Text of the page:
About Barangaroo Reserve
Barangaroo Reserve opened to the public on 22 August 2015. The area had been closed off to the public for more than 100 years.
The topography of the six-hectare parkland was inspired by the shape of the 1836 shoreline, which was cut away over time to make way for wharves and docking activities. The reserve lets visitors get up close to the water of the harbour.
The park includes a cultural centre, bike and walking paths. There are lookouts, grassed areas, and a natural amphitheatre. The reserve also includes tidal rock pools created from sandstone excavated from Barangaroo and a cultural centre, known as the Cutaway, built inside the headland.
“Phallic” shaped boulders, arranged in a Stonehenge-style at the northwestern tip of the Headland Park, stirred Aboriginal elders a few months before the opening. They claimed these boulders undermined the sacredness of the precinct that is supposed to pay homage to women and the Aboriginal matriarchy.
“We want to pay homage to the fact that we are a matriarchally driven culture and we never had it that it was men ruling the majority,” said Nathan Moran, chief executive of the Metropolitan Local Aboriginal Land Council 
Five permanent rock engravings, known as petroglyphs, were added to the park in March 2017 for the Barangaroo Ngangamay (Barangaroo Dreaming) artwork project. The engravings were hand-carved into five sandstone rocks by male Elders Vic Simms, Steven Russell and Laurie Bimson using hand tools such as stones, mallets and chisels.
Who was Barangaroo?
The reserve was named after Barangaroo, a powerful Cammeraygal Aboriginal woman, and the headstrong companion of cross-cultural Bennelong.
Barangaroo was a fisherwoman and an influential member of Sydney’s Aboriginal community in the late 1700s. For much of her lifetime, she controlled the precinct near Millers Point and Ballast Point.
She was known for her striking authority and was described by one early settler as having a “fierce and un-submissive character,” and while other Eora women donned clothes, Barangaroo refused, wearing only a slim bone through her nose even at the governor’s table.
‘Barangaroo’ was chosen for the name of the new waterfront precinct, formerly called East Darling Harbour, after a state-wide naming competition in December 2014.
The Metropolitan Local Aboriginal Land Council is lobbying for a statue of Barangaroo at the site.
Where exactly is the new park?
The park is to the west of Millers Point and within walking distance of Circular Quay, Sydney Harbour Bridge and Wynyard Station. It is at the northern end of Barangaroo, where the precinct meets the inner-city Sydney suburb of Millers Point.
Barangaroo Reserve map
Barangaroo Reserve Aboriginal names explained
The Barangaroo precinct has given Sydney 18 new place and road names. More than 40% of all names at Barangaroo reference Aboriginal people and culture:
- Baludarri Steps: A set of steps at the northern end of Barangaroo Reserve. Baludarri is the local Aboriginal word for leatherjacket, a fish commonly found in Sydney Harbour.
- Barangaroo Avenue: The main north-south road at Barangaroo.
- Burrawang Steps: A set of steps at the western end of the reserve. Burrawang is the local Aboriginal word for a local cycad, the seeds of which were an important source of starch for the Gadigal people and early settlers. They are very long-lived plants, typically surviving for more than a century, and symbolise the park’s future longevity.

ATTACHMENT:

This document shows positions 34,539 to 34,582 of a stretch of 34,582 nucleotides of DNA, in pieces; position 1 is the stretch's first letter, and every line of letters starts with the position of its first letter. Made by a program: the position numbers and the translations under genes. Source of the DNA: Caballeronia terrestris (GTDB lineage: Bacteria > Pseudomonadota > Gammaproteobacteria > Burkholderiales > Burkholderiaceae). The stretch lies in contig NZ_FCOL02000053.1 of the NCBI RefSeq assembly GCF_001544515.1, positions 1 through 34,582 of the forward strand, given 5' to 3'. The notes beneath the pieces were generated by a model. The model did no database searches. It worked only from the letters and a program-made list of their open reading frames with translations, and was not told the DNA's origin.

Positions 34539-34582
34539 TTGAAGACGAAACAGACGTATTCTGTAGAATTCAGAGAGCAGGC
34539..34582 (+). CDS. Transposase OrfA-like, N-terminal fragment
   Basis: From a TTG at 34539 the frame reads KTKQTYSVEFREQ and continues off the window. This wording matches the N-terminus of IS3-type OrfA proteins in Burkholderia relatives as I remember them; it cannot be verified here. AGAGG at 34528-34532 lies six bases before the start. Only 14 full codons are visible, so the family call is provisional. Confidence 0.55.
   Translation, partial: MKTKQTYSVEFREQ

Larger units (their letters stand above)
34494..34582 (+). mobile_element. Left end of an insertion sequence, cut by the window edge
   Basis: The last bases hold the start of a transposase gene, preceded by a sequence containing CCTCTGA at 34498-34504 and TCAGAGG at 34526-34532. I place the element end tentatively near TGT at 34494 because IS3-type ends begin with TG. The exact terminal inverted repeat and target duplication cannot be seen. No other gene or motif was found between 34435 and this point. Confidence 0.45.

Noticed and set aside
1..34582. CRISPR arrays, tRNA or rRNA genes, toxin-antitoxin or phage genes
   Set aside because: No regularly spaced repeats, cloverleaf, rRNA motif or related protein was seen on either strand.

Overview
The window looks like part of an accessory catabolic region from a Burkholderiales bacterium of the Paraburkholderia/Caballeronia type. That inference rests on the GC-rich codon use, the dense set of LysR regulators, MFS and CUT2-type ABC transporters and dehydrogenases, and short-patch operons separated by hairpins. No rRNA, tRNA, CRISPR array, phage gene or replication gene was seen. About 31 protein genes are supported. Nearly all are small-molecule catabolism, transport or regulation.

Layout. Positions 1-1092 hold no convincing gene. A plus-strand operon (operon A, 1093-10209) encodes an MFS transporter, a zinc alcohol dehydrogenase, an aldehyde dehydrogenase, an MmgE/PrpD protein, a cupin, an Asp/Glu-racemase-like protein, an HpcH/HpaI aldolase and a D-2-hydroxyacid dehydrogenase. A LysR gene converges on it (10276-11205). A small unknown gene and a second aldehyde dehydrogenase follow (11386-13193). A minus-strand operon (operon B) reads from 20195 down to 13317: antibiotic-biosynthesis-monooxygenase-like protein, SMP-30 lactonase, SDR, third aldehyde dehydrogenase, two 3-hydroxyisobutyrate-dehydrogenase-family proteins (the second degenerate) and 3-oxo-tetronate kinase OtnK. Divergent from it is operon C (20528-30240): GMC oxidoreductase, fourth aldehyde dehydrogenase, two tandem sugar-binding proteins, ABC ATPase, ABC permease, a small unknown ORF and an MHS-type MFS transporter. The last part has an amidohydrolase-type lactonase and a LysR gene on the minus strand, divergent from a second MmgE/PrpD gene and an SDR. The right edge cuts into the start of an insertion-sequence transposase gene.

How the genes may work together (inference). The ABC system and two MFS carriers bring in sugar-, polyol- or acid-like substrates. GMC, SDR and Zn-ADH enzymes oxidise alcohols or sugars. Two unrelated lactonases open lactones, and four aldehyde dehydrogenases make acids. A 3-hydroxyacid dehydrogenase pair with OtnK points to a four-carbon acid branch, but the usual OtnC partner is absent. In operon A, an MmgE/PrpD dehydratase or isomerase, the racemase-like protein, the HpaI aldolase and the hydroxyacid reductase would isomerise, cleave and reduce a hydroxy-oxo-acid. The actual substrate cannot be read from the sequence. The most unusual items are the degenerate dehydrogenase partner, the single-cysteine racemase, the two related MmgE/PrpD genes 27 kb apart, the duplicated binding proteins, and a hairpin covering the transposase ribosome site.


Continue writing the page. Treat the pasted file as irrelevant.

- Girra Girra Steps: A set of steps at the southern end of Barangaroo Reserve. The local Aboriginal word girra girra for seagulls was recorded by early settlers and referred to “fishing gulls”.
- Nawi Cove: The largest cove situated between Barangaroo Reserve and Central Barangaroo. Nawi is a local Aboriginal word for the bark canoes used by local Aboriginal people in the late 18th Century; it is believed that Barangaroo would have used a nawi.
- Marrinawi Cove: The small cove adjacent to Moores Wharf. Marrinawi was a local Aboriginal word created to describe the vessels of the First Fleet and meant “big canoe”.
- Wulugul Walk: Foreshore promenade from Walsh Bay to King Street Wharf. Wulugul is the local Aboriginal word for kingfish, commonly found in Sydney Harbour. Kingfish have a golden band along their blue-green skin, similar to the foreshore walk’s golden sandstone lining the blue of the harbour.
- Number of native plants on the reserve.
- Number of different species of trees and shrubs native to the Sydney region.
- Size of the reserve. Total size of the Barangaroo precinct: 22 ha.
- Number of sandstone blocks excavated from the sandstone on site. 6,500 were used to create the naturalistic foreshore.
- Size of the cultural facility.
Barangaroo Reserve statistics
The designer of the park, renowned US-based landscape architect Peter Walker, was also the man behind Manhattan’s 9/11 memorial.
Barangaroo Indigenous tours explain the history of the area and inform about Aboriginal culture. See www.barangaroo.sydney.
How to get there
The best option is to walk or get public transport.
For the most scenic walking route, get off the train at Circular Quay. Head through the Argyle Cut and along Argyle Street to the reserve entrance at Argyle Place. Alternatively follow the harbourside walk from Circular Quay, under the Sydney Harbour Bridge to Walsh Bay and enter the reserve at Towns Place.
From Town Hall station, take Kent Street, via Margaret Street and enter the reserve at either Argyle Place or Towns Place.
From Wynyard station you can walk underground via the Wynyard Walk Tunnel.